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Browsing: Diary of John Quincy Adams, Volume 2


Docno: ADMS-03-02-02-0002-0012-0021

Author: Adams, John Quincy
Date: 1787-11-21

21st.

I this morning requested of Mr. Parsons his opinion, whether it would be most advantageous for me to pursue, the professional study in those hours, when I should not attend at the office; or whether it would be best to devote those of my evenings, which I shall pass at my own lodgings, to other purposes, and a diversity of studies. He answered by observing, that I could not attend to any useful branch of Science, in which I should not find my account; he would rather advise me, to read a number of ethic writers: it was necessary for a person going into the profession of the law, to have principles strongly established; otherwise, however amiable, and however honest his disposition might be, yet the necessity he is under of defending indiscriminately, the good and the bad, the right, and the wrong would imperceptibly lead him into universal skepticism. He advised also Quinctilian, and the best writers upon Christianity; He himself, he said, was convinced of the truth of the Christian religion; he believed revelation, and it was his reason, that had been convinced, for he entered upon the world rather prejudiced against revelation.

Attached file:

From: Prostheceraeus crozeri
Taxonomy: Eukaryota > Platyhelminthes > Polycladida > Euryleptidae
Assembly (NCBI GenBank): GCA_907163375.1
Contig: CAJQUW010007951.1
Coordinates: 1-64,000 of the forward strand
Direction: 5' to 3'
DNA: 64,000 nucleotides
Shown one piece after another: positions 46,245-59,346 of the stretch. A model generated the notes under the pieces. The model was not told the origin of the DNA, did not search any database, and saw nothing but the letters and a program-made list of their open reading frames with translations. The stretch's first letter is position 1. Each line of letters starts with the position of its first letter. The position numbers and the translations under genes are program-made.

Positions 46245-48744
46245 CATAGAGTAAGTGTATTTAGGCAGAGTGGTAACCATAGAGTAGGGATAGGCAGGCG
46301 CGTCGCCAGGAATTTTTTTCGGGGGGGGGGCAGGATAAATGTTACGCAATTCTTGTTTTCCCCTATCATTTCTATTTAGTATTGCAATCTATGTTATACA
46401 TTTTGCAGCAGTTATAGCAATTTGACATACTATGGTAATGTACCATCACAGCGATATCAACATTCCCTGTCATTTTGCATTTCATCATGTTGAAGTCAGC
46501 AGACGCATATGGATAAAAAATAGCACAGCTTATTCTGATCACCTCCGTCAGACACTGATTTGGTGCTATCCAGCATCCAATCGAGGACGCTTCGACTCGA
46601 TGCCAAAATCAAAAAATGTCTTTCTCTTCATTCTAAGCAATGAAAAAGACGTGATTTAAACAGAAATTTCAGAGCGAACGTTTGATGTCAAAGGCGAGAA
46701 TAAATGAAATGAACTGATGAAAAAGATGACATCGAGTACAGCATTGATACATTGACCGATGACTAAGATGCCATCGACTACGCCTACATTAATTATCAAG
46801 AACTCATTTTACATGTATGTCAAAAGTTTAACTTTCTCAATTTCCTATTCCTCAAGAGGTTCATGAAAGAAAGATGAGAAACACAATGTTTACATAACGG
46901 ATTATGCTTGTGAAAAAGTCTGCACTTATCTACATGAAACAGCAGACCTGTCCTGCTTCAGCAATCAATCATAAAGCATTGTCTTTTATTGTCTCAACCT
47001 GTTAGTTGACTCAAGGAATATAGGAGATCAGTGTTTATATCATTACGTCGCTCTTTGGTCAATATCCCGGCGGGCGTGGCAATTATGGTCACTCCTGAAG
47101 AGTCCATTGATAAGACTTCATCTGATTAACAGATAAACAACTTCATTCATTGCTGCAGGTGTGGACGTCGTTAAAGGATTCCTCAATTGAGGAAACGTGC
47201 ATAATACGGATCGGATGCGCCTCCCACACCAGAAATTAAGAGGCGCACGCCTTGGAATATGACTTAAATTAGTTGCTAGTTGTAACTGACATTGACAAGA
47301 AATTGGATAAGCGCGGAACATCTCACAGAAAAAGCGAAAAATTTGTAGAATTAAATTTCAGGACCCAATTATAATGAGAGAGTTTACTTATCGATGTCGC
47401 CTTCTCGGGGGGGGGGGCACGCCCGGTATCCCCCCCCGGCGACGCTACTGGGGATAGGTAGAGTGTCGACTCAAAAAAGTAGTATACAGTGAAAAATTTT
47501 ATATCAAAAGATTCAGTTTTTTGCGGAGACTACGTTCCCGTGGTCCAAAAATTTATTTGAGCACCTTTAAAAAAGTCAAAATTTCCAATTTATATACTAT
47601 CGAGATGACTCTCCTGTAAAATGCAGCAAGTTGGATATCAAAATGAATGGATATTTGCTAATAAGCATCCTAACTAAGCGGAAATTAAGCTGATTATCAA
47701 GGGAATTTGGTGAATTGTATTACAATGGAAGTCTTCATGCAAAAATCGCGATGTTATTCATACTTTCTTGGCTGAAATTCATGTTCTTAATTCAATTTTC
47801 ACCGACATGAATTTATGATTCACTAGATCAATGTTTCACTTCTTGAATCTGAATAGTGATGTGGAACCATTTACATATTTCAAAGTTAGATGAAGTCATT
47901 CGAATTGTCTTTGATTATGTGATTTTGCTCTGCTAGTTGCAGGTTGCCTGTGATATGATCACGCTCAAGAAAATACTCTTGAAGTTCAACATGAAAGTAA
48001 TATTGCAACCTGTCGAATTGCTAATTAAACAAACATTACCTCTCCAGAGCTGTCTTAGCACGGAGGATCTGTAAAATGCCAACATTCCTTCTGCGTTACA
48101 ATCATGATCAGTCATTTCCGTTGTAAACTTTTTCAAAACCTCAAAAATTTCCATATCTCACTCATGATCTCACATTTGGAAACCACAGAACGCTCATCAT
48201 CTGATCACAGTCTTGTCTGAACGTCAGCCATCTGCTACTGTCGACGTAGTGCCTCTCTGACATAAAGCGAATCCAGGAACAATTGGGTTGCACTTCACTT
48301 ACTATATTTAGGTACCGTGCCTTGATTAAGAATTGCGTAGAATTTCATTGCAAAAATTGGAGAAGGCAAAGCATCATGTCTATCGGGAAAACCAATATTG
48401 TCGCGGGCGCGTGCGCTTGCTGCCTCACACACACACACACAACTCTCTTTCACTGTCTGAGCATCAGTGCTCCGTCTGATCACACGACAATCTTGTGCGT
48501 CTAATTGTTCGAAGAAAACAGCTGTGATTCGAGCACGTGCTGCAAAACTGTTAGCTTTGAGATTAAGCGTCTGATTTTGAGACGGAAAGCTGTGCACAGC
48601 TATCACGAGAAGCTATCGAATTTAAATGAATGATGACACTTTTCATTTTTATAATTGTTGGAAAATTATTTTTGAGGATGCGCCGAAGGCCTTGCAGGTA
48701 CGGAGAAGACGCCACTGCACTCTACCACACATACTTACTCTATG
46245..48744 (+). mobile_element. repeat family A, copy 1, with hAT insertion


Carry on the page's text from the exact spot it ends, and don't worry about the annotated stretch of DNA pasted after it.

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It stormed in the afternoon, I pass'd part of the evening at Mr. Parsons's, and the remainder with Townsend at his lodgings.
Cite web page as: Founding Families: Digital Editions of the Papers of the Winthrops and the Adamses, ed.C. James Taylor. Boston: Massachusetts Historical Society, 2014.
http://www.masshist.org/apde2/